Thursday, September 18, 2008

You Think Kitchener Stitch Sucks?

Well, have you un-kitchenered anything lately?
Not fun. But I suppose that is what I get for trying to quickly and surreptitiously finish my toe here at work.
A portion of yesterday's train ride home was indeed spent on feeling sorry for myself. Fortunately the headache never grew up, so I was functional when I got home. But I didn't end up doing much knitting last night—all efforts were focused on getting my chores done so I could go to bed early.
This morning I missed the train, sigh, so no help for the sock toe there.
But now I've spent most of the morning reviewing documents for a conference call this afternoon, allowing me to belt out the last few rows while I stared at my monitor.
And can I just pause to say they sent us (i.e., the press) the report so we could review it before the call and across every page they stamped in huge translucent grey letters "Embargoed until 1:30 PM EDT on 9/18/08". It's making it really hard to read. Will this magically go away at 1:30? Will they send us a new copy? It's just all too exciting.
Then I took the bold step of kitchenering too quickly. You would think the fact the back needle had three stitches when the front only had one would have set off alarm bells. But nooo, I finished it anyway and then realized I missed the second half of one stitch.
And another thing. Would someone please tell my why my mini darning needle isn't in the case? Forcing me to use a full size darning needle?
Oh, yeah, it is in Sundae waiting to finish attaching the trim. drat.
Now it is lunch time, so I spread my sandwich out on my desk and got to work. (Boss Man recognizes that I can knit and read at the same time—hands are moving eyes are occupied elsewhere. But even I can't claim to be focusing on anything but the sock when I'm kitchenering.)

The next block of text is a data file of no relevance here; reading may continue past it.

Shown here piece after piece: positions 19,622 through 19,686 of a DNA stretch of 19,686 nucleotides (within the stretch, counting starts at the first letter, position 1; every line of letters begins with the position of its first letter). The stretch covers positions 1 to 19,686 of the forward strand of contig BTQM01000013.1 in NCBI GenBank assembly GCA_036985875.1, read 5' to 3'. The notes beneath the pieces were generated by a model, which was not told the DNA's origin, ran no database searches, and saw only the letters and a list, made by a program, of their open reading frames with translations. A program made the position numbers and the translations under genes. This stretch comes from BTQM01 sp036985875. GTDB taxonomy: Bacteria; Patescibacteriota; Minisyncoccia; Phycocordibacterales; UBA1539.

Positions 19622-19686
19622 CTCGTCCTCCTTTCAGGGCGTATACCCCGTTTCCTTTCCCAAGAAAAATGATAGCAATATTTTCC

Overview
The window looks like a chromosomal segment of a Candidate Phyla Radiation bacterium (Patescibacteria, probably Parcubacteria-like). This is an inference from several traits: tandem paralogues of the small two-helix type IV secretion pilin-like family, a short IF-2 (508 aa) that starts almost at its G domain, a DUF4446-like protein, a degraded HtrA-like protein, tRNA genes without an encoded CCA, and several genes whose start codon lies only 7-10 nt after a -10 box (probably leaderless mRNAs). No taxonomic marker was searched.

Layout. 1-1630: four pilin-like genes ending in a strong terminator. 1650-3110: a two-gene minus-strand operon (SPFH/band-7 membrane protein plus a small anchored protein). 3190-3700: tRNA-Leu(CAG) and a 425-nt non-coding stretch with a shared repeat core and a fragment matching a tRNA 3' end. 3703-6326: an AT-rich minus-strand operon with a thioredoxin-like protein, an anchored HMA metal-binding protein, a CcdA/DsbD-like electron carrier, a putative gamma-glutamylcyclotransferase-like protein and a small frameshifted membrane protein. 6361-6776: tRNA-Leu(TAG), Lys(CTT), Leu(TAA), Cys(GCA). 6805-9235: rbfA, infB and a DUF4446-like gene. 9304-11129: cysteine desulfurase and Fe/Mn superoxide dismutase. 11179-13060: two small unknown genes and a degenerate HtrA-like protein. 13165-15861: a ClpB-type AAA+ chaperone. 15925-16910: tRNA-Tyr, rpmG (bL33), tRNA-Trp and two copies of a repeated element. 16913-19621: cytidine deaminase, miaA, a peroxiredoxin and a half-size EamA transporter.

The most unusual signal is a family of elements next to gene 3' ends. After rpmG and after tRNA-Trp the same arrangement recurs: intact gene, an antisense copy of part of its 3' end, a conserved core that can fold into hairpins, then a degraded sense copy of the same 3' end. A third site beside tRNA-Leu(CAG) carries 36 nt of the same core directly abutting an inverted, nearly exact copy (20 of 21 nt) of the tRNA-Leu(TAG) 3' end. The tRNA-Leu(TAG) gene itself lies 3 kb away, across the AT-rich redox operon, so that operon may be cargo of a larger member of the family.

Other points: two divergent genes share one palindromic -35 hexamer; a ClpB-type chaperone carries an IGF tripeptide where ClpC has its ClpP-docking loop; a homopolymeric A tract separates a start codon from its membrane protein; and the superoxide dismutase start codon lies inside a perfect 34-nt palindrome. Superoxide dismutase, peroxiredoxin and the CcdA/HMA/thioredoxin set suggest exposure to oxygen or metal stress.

Anyway, undoing a toe is a slow, complicated process involving two knitting needles and the darning needle. I carefully pick up the next stitch in line, then use the darning needle to pull the sewing strand out. Following the path of the strand is important to keep track of which stitch to stick your needle in next. I did manage to drop one, but it didn't get far. And the needles flop around, are either sticking out too much or not enough, it's just a mess.
Of course I can't ever just go back to where the mistake is, I have to pull out the whole toe (so glad I only leave 20 sts). I find I can't figure out where I am if I try to resume half way through (am I K taking off, P leaving on? Front, Back? Ack!). And, of course, all the stitches on at least one needle are usually twisted. Sure am glad I figured out how to recognize that situation as soon as I learned to knit! So you have to untwist them.
Then I finally kitchenered it back shut again. Phew! It's not quite done. I have three ends to weave in (there was a break in the yarn. What can I say, leftovers.), so I guess I won't get it in the mail until Saturday after all.
Oh well, at least I'm positioned to work on my Arrgyles now. I can spend tonight remembering what was going on and tomorrow knitting! yipee!

1 comment:

  1. I've messed up a few kitchenered toes myself. Usually I can "finagle" it so the mistake doesn't show. No way am I taking it out - not after you just showed me how hard it is!!